By Trevor Stynes
(Reuters) - Everton's 10-point deduction for breaching financial rules is a sign the Premier League wants to limit the scope of an independent regulator while clubs that were relegated at their expense could seek legal recourse, a sports lawyer has said.
Everton became the first Premier League club to be deducted points for breaching profitability and sustainability rules (PSR) on Friday, when the league docked the Merseyside club 10 points over their finances in the 2020-21 season.
Simon Leaf, head of sport at law firm Mishcon de Reya, said the league's approach which led to unprecedented sanctions was the result of British lawmaker Tracey Crouch's recommendation for the creation of an independent regulator and the inclusion of the Football Governance Bill in the King's Speech.
British Prime Minister Rishi Sunak confirmed plans for an independent regulator to safeguard the future of clubs, where an Independent Regulator for Football (IREF) will have the power to step in and address club's cash flow and other systemic issues.
"In short, we are seeing a stronger Premier League seeking to demonstrate that any powers provided to the IREF should be limited because the Premier League has now got its own house in order," Leaf told Reuters.
"Only time will tell whether this proves to be a prudent strategy.
"Especially if the negativity that inevitably comes with imposing sanctions on clubs damages the value of the brand -- particularly in important international markets and with a new domestic TV deal in the process of being negotiated."
When plans for a regulator were announced this year, the Premier League itself had said it recognised the case for change in football governance but that it was already implementing "stronger and more independent self-regulation".
Fair Game UK is a band of clubs campaigning to improve football governance and its CEO Niall Couper said Everton's predicament was proof football needed a "culture change".
"The tragic case of Everton proves not just why football needs a regulator, but why it needs a regulator with real teeth and real power," he said. "Everton should never have been allowed to get into this mess in the first place."
Everton were sold to 777 Partners in September in a deal reports said was worth more than 550 million pounds and Leaf said the points deduction was unlikely to make the U.S. private equity firm back out of the sale.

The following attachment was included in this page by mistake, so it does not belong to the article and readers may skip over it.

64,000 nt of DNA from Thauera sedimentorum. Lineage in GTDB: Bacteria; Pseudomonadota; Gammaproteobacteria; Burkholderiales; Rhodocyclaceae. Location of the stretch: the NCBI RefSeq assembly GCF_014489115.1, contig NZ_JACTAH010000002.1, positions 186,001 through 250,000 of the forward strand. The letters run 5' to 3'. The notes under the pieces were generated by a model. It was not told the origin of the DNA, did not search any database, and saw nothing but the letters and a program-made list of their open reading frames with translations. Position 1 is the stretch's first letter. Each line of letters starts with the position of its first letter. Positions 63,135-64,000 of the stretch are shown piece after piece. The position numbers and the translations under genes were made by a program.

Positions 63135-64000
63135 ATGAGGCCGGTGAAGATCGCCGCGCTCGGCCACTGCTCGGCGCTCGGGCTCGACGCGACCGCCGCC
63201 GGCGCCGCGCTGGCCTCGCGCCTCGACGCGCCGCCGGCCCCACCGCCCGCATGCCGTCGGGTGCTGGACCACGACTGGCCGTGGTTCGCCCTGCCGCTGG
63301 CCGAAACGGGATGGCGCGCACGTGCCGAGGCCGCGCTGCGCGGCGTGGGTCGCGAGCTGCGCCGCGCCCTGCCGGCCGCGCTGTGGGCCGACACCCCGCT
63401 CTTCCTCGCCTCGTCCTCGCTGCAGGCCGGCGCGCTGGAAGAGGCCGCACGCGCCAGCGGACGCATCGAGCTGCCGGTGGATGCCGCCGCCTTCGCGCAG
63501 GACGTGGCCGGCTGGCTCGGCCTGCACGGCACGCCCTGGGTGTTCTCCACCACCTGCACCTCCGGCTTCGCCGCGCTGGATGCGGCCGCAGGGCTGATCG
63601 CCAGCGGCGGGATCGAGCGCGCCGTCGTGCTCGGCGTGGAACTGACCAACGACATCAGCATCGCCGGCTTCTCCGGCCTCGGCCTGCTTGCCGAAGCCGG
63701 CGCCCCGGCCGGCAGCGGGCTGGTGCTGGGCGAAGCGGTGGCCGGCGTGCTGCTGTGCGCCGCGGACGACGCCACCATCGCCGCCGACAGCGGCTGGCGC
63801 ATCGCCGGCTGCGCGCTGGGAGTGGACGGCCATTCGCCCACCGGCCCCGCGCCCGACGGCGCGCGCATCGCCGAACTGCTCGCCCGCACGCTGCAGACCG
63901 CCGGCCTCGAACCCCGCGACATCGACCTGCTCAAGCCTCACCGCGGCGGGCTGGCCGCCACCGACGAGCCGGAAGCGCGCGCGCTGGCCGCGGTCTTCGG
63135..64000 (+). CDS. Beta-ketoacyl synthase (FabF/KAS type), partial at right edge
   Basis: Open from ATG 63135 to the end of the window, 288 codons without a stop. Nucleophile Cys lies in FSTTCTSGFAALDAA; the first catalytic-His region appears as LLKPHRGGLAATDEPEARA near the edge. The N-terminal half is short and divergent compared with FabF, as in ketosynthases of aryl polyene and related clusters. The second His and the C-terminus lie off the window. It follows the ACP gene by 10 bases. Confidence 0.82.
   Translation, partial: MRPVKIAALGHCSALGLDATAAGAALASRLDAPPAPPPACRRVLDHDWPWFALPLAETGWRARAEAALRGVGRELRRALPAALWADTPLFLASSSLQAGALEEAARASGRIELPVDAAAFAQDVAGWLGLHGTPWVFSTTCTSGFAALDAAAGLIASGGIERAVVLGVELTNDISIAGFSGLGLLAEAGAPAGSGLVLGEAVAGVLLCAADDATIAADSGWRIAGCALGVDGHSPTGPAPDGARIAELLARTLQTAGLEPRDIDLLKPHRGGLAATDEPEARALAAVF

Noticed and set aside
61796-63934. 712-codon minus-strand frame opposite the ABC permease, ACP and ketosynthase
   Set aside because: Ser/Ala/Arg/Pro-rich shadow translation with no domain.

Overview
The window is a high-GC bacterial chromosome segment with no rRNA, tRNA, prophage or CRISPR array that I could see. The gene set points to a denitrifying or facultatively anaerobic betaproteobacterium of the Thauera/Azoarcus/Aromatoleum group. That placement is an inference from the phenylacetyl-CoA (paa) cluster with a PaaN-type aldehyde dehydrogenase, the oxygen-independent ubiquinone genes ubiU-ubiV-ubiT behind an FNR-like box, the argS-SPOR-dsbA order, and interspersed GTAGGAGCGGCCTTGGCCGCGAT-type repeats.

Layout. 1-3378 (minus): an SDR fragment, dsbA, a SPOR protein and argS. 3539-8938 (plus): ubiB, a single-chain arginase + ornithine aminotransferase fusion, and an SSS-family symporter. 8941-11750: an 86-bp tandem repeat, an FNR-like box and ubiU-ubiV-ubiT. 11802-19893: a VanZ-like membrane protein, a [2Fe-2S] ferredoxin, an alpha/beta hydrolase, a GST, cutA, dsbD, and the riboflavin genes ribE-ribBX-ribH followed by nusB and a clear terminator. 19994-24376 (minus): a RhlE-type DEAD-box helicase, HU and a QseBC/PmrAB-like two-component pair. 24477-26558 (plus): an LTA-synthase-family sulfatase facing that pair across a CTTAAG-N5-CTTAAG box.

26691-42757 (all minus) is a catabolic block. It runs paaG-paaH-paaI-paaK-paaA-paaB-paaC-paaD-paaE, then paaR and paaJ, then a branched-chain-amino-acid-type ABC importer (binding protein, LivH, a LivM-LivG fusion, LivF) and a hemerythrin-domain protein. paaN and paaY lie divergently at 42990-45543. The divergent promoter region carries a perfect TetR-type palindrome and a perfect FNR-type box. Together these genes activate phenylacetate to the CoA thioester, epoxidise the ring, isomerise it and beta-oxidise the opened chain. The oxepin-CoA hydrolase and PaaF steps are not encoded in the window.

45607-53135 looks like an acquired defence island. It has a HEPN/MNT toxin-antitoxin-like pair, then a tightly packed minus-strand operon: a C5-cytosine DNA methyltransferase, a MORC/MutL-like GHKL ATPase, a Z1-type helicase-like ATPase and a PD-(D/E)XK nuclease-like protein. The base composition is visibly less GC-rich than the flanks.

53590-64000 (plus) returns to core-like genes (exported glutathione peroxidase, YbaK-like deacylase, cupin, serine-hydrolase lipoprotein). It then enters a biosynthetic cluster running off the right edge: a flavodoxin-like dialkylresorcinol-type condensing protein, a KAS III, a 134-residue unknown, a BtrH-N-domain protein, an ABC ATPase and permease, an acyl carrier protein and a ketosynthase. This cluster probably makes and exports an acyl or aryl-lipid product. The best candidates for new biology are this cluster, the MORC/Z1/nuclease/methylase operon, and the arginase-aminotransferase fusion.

"Subject to Premier League and FCA approval that deal looks to have already been concluded," he said.
"Given Everton's FFP (Financial Fair Play) issues would have been well-known to 777 going into the transaction, we suspect that the purchase agreement would have directly catered for this type of scenario."
Everton are the first club to be sanctioned but Manchester City were also referred to an independent commission over more than 100 alleged breaches of finance rules.
Meanwhile, Chelsea are also being investigated for potential financial rule breaches under former owner Roman Abramovich.
While Everton appeal the decision, they may also be staring down the barrel of a separate claim brought by other clubs who suffered relegation as a result of the breaches.
Everton narrowly avoided relegation in the last two seasons, finishing 16th and 17th respectively. The club's survival ultimately led to Burnley and then Leicester City being demoted to the second-tier Championship in those campaigns.
"The Premier League also revealed that there had been an attempt by a collection of clubs led by Leeds United but also including Nottingham Forest, Southampton, Leicester and Burnley to intervene in the case," Leaf said.
"While this was given short shrift by a separate Commission, it, alongside today's main ruling, paves the way for those clubs to potentially seek to bring a separate claim against Everton for losses that those clubs had incurred as a result of Everton's breach."
Tom Murray, a senior sports lawyer, said Everton will need to act fast in their appeal.
"Perhaps most surprisingly given the potential impact of the sanction, under the new rules Everton only have seven days to submit their case for the appeal," Murray said.
"Given the amount of work that is involved, it is not much time at all. We would then expect a further hearing to take place shortly afterwards and, in any event, a final decision received in advance of the end of the season."
(Reporting by Trevor Stynes and Rohith Nair; Editing by Ken Ferris)